Never knowingly undersolved.

Guardian 24,505 (Sat 27 Sep)/Araucaria – Breech of the peace

Posted by rightback on October 4th, 2008


Solving time: 33 mins (one mistake, a misspelling of BREECHES)

I found this ‘Araubetical’ (© Muck) very difficult, mostly because of the high number of unchecked initial letters – in fact, after 20 minutes I had almost a blank grid. Then I looked at where X-PARTICLES could fit, quickly placed the answers to clues Y and Z and it all fell into place.

I won’t say too much about the clues this week, partly because I’m extremely time-limited and partly because I didn’t think they were Araucaria’s best, with some very dodgy wordplays and nonsense surface readings. That said, the self-imposed restriction of clues being presented in rhyming pairs must make them very difficult to write, and there were a couple I thought were brilliant, such as MILANESE.

* = anagram, “X” = sounds like ‘X’. Clues are presented in normal grid order.

N NIHILIST; (L,I) in (IN THIS)* – there’s an anagram indicator, at least, missing here.
U U-BOAT; (ABOUT)* – nice anagram which I’m not sure I’ve seen before.
G/L GANG (= ‘mob’) + LING (= ‘fish’); G[ood] + ANGLING – double wordplay plus a definition (‘Ungainly’).
H HERB ROBERT; BRO[ther] in HERBERT – at first I thought ‘cranesbill’ might be a bird, but luckily I’d heard of this phrase, if not the 17th-century poet (George Herbert). This was my penultimate entry, leaving only clue Q.
K KEEPER (double definition) – as in a game-keeper and a goalkeeper.
J JELLY + BY – a character in Bleak House. ‘Jelly’ is slang for ‘gelignite’.
Z ZYGOMATA; (MOZART GAY – R)* – a kind anagram which I was able to work out, and which helped me break into the grid.
F FOSTER FATHER; (FOREST)* + ? – I don’t know why ‘opera singer’ gives FATHER, and the definition needs an implied subject (‘took in kid’). Perhaps I have the second word wrong here?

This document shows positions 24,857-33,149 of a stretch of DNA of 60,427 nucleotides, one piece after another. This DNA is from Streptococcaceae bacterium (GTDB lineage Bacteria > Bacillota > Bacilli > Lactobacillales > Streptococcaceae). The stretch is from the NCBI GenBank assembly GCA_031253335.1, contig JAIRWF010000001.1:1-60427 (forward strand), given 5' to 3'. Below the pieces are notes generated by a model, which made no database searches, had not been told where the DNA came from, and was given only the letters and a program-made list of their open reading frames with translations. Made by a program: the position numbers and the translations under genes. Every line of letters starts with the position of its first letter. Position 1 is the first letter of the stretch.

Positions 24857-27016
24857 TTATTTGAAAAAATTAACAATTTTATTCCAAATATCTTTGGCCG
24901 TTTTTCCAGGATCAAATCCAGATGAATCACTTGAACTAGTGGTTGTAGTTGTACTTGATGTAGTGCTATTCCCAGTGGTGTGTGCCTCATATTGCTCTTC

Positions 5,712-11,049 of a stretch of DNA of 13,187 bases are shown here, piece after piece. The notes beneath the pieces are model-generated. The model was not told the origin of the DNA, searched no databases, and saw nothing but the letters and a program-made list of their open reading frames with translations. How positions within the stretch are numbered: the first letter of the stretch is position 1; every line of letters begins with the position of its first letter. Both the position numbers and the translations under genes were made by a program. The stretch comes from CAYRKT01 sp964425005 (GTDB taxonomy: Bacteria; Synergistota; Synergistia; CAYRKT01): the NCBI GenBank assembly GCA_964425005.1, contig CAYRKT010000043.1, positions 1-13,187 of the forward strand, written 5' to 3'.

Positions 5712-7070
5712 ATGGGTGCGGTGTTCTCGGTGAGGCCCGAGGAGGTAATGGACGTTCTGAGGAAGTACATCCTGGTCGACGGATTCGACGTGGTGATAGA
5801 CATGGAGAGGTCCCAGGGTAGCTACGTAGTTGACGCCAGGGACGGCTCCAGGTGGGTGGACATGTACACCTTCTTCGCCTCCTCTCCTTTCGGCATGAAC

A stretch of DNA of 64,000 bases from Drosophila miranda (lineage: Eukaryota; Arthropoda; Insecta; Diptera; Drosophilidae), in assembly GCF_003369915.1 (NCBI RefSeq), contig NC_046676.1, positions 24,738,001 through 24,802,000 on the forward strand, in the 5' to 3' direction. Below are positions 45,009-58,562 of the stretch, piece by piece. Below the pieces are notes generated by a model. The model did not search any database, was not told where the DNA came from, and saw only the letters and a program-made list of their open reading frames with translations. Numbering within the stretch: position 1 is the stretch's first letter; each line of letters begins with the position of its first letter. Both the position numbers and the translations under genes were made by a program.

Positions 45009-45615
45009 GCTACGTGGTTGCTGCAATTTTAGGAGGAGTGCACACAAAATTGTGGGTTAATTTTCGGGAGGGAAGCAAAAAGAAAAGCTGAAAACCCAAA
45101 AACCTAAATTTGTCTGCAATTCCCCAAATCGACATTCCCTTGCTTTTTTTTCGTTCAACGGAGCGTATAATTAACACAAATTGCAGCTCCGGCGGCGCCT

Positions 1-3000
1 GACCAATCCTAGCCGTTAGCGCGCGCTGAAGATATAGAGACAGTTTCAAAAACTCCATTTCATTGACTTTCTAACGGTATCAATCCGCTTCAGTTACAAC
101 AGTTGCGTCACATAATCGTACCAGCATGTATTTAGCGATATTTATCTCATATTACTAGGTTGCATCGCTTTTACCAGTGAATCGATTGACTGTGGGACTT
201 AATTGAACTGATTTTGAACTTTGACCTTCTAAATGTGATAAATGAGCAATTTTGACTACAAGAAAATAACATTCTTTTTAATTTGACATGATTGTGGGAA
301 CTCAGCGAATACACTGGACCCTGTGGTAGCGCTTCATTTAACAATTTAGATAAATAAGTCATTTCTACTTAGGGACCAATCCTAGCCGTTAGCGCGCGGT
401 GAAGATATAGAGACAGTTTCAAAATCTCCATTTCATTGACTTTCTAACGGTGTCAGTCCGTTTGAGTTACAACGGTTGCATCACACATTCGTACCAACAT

V [see V down]
E ELMEN (hidden) – a new word to me.
O O + VERV(I)E + W[ith] – ‘go’ for VERVE is pretty tough. One of the best clues in the puzzle, with not a word wasted.
M M1 LANES + [som]E – brilliant clue, I was convinced the definition was ‘Italian road’.
L [see G across]
C CIPHER (triple definition) – this means ‘nothing’, ‘code’ and (unknown to me) a defect in a pipe organ where a note sounds continuously without being played.
Q QUARTILE – my last, unsure, entry. I think this comes from QUAR[ry] TILE (‘unlined’ = ‘remove RY (= ‘railway’)), but I could be wrong.
D DOUBLE FLAT – very nice indeed. A double flat reduces a musical note by two semitones, so a B-double-flat is the same as an A. (Actually, very technically, I don’t think they are exactly the same.)
P PET + ROD + ROME; PETRO[l] + [aero]DROME – a petrodrome is a kind shrew, apparently, so the definition is sandwiched in between the two wordplays.
A A + RABI[d]+ ANS
B BREECHES (rhymes with ‘witch’s’) – two definitions here.
W WALLOON; rev. of LAW, + LOON – an inhabitant of Wallonia in Belgium.
F [see F across]
V VIV + A + VOCE – Bill Voce was one of the famous ‘Bodyline’ bowlers on England’s 1932-3 series in Australia.

4 Responses to “Guardian 24,505 (Sat 27 Sep)/Araucaria – Breech of the peace”

  1. Andrew says:

    F – I think the opera singer is “fat her”, as in “it’s not over till the fat lady sings”.

    I enjoyed this one, despite sharing your misgivings about some of the cluing. As always seems to be the case with this type, I had to solve a large proportion of the clues before I could get anywhere with filling in the grid. Luckily most of them were not too difficult to get – knowing the first letter is a big help.

  2. beermagnet says:

    N NIHILIST I thought “display” was a reasonable anagram indicator.

    F FATHER as Andrew above.

    I couldn’t understand VOCE and CIPHER, so thanks for explaining them; and all the rest.

    I really enjoyed this. I love the jigsaw element of fitting answers together. I started with the two 5-letter answers that fell quite easily and then the problem was getting the correct crossing answers and building out from there. As the grid has no mirror symmetry but only rotational, there was no “which way up” problem this time.
    Last answer in, PETRODROME, was one of those great moments when you deduce an unlikely looking word from the wordplay, look it up in Chambers and find it is what you want.

  3. rightback says:

    N: I had parsed this as LI (left one) in (IN THIS)*, which leaves ‘display’ doing double duty as in anagram and inclusion indicator. Having read your comment I agree that if you read it as a full anagram, (L + I + IN THIS)*, then it makes more sense.

    F: FAT HER – thanks!

  4. muck says:

    Thanks, Rightback, for acknowledging my neologism “Araubetical”. Maybe one day it will appear in the OED!

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